Prior to deploying funds into a commercial real estate investment opportunity, it is absolutely critical to perform a significant amount of due diligence on the target property. This due diligence includes a review of the physical aspects of the property like its condition, location, and a review of the financial aspects of the property like its income statement, balance sheet, and market comparables.
As part of the financial review and underwriting process, the analyst or investor will create a Proforma and use it to calculate a number of key financial metrics to assess potential investment returns. One of these metrics, the Equity Multiple, is an important data point to consider when making an investment decision in a potential real estate deal.
What is a Proforma?
In order to understand how the Equity Multiple is calculated and its role in commercial real estate investing, it is first necessary to understand what goes into creating the proforma.
A proforma is a forward-looking financial projection of the target property’s operational performance. It includes income, which is derived from tenant rental payments, and expenses, which are incurred in the course of operating the property. Using past performance and market dynamics as a guide, income and expenses are projected for a planned holding period, usually 5-10 years, and the end result could look something like the following table (for a multifamily property in New York):
When attempting to calculate investment return metrics, the key line in the proforma is the last one, Cash Available for Distribution. This represents the amount of money that is left over after all expenses have been paid, including the loan payment, and these are the funds that are available to be distributed to investors in the property.
How the Equity Multiple Works
The Equity Multiple represents an investor’s absolute return, relative to their initial investment. Once the proforma has been created, the equity multiple formula is: Total Cash Received / Total Equity Invested (including Preferred Equity). Using the example above and assuming the initial investment is $1,000,000, the proforma cash flows can be rearranged into the following table:
With this set of cash flows, the Equity Multiple is calculated as:
The resulting Equity Multiple of 1.68 means that, by the end of the investment holding period, the investor has received 1.68x their original investment. While this may seem like a good return ,it lacks context, which is one of the reasons why the Equity Multiple should not be used in isolation when evaluating the return potential of a property.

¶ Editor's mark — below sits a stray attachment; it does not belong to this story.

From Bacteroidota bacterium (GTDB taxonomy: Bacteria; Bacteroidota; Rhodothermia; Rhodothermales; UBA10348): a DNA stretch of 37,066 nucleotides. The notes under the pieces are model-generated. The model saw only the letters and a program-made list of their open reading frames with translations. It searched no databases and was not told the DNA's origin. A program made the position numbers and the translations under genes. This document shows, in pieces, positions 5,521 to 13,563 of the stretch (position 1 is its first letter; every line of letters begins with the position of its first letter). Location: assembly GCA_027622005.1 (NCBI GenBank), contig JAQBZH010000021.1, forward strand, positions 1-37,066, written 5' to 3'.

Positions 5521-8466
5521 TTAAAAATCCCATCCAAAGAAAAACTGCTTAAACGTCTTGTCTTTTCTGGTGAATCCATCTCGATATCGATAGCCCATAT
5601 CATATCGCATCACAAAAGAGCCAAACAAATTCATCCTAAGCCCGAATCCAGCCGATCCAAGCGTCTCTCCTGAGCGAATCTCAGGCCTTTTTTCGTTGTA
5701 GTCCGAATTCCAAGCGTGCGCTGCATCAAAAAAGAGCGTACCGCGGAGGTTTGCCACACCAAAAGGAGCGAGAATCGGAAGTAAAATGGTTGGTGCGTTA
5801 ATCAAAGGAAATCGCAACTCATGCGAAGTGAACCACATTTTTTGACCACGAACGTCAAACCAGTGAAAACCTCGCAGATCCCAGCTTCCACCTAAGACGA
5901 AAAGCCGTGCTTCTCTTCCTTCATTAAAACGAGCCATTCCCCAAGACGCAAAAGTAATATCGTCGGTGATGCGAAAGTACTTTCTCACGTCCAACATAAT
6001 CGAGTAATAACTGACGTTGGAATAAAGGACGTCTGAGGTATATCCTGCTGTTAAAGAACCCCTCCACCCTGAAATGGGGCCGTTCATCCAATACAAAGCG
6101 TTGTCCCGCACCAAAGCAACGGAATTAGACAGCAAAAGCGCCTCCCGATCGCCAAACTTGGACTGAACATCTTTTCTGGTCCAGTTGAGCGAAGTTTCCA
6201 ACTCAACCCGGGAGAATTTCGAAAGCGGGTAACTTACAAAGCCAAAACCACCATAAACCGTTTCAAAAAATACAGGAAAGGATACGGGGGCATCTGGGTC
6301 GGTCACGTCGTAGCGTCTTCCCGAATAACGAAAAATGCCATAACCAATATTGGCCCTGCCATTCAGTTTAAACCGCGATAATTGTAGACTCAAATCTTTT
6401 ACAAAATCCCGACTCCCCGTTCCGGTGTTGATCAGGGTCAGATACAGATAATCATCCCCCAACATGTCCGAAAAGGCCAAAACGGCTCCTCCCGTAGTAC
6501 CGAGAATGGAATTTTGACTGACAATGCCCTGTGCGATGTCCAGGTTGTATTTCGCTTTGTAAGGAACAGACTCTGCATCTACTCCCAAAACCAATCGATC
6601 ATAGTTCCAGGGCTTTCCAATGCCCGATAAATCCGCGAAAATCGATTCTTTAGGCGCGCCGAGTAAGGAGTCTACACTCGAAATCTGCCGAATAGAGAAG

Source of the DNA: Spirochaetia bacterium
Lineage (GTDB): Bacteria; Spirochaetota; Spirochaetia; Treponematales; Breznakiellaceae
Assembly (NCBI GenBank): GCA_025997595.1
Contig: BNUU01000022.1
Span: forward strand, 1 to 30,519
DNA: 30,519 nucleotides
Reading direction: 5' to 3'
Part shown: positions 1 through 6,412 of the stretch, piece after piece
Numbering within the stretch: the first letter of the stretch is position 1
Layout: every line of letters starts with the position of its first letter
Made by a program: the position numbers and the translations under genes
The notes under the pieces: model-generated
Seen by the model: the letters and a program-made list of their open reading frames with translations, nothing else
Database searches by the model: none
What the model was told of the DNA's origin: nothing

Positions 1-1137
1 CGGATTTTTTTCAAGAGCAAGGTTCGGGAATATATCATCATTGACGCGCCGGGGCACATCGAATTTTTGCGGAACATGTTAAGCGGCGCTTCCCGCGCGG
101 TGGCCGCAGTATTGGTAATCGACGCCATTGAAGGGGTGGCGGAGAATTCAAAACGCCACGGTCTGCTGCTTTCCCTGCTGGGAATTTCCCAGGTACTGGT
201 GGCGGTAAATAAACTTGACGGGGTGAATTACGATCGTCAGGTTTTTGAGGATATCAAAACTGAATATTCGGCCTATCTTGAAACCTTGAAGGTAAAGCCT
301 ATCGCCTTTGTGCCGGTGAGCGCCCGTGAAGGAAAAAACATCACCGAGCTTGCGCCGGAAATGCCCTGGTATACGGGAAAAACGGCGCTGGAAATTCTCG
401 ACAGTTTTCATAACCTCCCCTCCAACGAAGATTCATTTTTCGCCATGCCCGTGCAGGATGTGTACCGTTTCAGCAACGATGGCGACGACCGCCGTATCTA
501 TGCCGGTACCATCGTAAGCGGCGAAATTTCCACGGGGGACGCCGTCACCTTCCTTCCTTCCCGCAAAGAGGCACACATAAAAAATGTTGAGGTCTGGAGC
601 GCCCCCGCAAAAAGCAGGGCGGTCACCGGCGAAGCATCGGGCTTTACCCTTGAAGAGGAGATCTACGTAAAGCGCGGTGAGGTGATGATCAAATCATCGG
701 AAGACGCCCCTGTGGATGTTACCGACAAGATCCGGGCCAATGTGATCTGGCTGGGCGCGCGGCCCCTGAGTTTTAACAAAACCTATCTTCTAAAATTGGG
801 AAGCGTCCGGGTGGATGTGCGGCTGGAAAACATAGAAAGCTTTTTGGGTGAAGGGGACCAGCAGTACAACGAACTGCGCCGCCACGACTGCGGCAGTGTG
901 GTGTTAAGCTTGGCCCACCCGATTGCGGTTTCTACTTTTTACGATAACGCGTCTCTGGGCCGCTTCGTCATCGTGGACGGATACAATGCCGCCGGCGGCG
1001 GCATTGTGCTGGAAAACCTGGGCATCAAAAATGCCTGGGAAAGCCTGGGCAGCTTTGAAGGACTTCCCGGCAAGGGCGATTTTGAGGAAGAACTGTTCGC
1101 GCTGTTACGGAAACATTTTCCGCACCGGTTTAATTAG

Equity Multiple Drawbacks
The primary drawback to using the Equity Multiple as a method for measuring returns is that there is no reference to the amount of time that it takes to achieve it. In the example above, the time period used was 5 years, but if the same set of cash flows was stretched to 10 years or 15 years, the Equity Multiple would still be the exact same.
For this reason, the Equity Multiple is often used in conjunction with another metric, the Internal Rate of Return, to evaluate the potential success of investment. The combination of these metrics is particularly useful when comparing potential returns between two properties.
The Internal Rate of Return is defined as the discount rate that sets the net present value of all future cash flows equal to zero. It is complementary to the Equity Multiple because it accounts for the “time value of money,” which is the concept that a dollar earned today is worth more than a dollar earned in the future due to its ability to be reinvested and earn interest. IRR is often used as a proxy for the compound annual rate of return on a series of cash flows and it can be easily calculated using the “IRR” function in a spreadsheet. To illustrate how it works – and its relationship to the Equity Multiple – consider the example of the following two properties:
With this set of cash flows, the Equity Multiple is 1.85Xfor Property #1 and 1.90X for Property #2. In addition, Property #1 has an Internal Rate of Return of 19.71% while Property #2 has lower IRR of 16.37%. These metrics perfectly illustrate why it is important to look at both of them when evaluating an investment. The IRR for Property #1 is higher so it may be easier to automatically assume that it is the better investment. But, the Equity Multiple for #2 is higher, so maybe that one is the better option?
In reality, Property #2 offers a better return – even if the IRR is lower – because it has the higher Equity Multiple over the same time period. So, Equity Multiple is an important metric when measuring potential returns on an investment, but it should not be used in isolation because it lacks the context of how long it took to earn it. For this piece of the equation, it is best to use the Internal Rate of Return.
Interested In Learning More?
First National Realty Partners is one of the country’s leading private equity commercial real estate investment and asset management firms. With an intentional focus on finding world-class, multi-tenanted assets well below intrinsic value, we seek to create superior long-term, risk-adjusted returns for our investors while creating strong economic assets for the communities we invest in.
When evaluating our own deals, we use IRR, Equity Multiple, and a variety of other metrics to determine the most profitable deals for our investors. If you are an accredited investor and would like to learn more about our investment opportunities, contact us at (800) 605-4966 or email@example.com for more information.